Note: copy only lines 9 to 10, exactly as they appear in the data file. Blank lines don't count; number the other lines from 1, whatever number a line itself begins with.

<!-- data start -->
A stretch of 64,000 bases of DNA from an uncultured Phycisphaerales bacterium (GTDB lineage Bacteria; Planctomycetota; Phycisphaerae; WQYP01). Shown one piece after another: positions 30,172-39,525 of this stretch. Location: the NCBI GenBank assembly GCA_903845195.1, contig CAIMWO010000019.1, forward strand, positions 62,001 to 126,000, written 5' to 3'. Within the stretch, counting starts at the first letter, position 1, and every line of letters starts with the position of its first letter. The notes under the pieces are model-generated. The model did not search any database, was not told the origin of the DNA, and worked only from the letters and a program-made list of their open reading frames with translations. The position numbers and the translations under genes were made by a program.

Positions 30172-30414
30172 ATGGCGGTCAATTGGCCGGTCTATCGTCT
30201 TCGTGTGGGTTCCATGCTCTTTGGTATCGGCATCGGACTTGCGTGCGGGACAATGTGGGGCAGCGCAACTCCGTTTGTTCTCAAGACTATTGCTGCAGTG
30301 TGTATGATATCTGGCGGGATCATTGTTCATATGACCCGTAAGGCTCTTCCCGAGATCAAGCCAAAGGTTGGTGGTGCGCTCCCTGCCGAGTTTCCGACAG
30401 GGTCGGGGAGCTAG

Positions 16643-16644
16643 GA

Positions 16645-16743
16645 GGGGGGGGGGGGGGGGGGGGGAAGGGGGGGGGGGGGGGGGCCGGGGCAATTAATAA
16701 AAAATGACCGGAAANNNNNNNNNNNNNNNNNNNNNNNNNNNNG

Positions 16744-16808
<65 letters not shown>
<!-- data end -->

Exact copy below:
Positions 16645-16743
16645 GGGGGGGGGGGGGGGGGGGGGAAGGGGGGGGGGGGGGGGGCCGGGGCAATTAATAA